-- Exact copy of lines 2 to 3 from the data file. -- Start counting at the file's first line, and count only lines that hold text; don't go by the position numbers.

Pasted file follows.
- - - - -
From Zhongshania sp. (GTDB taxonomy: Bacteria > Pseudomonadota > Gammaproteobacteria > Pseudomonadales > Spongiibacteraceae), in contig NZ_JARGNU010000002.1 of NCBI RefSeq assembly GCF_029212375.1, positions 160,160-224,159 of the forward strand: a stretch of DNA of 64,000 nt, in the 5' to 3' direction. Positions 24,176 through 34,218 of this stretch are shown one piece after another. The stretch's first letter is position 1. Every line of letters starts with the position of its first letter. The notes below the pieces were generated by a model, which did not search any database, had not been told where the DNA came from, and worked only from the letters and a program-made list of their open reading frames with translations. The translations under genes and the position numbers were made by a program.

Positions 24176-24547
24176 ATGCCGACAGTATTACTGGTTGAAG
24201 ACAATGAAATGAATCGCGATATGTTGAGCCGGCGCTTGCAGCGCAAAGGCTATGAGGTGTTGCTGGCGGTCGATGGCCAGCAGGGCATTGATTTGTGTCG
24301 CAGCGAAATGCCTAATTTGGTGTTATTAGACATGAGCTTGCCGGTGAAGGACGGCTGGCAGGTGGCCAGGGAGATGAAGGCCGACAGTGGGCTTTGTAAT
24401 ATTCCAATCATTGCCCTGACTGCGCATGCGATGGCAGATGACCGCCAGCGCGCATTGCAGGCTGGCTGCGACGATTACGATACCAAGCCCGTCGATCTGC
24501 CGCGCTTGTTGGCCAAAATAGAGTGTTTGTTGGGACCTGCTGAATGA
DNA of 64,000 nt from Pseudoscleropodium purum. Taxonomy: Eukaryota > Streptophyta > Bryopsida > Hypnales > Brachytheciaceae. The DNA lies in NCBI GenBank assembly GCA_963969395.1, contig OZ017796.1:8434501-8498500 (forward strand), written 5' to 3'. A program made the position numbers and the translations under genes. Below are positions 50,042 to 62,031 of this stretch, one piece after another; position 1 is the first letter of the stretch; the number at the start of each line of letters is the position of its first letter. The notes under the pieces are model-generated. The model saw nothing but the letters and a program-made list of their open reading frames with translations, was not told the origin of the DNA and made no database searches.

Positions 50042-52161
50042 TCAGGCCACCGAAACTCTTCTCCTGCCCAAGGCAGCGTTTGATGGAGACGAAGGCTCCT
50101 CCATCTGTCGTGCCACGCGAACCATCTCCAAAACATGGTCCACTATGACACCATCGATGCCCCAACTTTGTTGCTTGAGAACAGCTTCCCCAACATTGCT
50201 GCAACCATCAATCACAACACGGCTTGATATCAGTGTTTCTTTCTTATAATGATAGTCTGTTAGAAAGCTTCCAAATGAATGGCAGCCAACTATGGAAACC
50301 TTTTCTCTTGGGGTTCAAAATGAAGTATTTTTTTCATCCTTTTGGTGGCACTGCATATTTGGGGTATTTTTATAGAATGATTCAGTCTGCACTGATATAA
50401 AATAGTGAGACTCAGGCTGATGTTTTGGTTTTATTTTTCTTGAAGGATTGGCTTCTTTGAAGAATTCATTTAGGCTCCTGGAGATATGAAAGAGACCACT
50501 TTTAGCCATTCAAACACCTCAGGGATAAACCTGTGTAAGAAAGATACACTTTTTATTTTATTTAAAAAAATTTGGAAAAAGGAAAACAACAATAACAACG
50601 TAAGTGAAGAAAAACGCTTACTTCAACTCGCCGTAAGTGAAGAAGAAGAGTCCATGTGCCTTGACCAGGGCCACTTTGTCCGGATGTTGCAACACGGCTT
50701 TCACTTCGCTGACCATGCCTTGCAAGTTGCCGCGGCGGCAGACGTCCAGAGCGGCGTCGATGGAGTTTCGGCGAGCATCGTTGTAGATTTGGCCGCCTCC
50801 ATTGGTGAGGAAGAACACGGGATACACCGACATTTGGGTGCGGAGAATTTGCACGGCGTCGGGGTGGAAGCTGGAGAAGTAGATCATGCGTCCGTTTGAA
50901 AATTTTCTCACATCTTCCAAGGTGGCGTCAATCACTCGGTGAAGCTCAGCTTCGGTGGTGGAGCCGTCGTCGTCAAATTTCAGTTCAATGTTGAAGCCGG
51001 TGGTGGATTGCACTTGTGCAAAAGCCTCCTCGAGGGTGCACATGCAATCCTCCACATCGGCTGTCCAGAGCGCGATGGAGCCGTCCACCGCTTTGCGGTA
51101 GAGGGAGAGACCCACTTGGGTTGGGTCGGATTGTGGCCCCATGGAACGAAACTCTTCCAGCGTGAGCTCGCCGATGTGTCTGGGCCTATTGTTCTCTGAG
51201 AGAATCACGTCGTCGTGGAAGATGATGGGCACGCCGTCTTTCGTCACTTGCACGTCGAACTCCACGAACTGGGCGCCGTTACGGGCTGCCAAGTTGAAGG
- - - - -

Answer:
Positions 24176-24547
24176 ATGCCGACAGTATTACTGGTTGAAG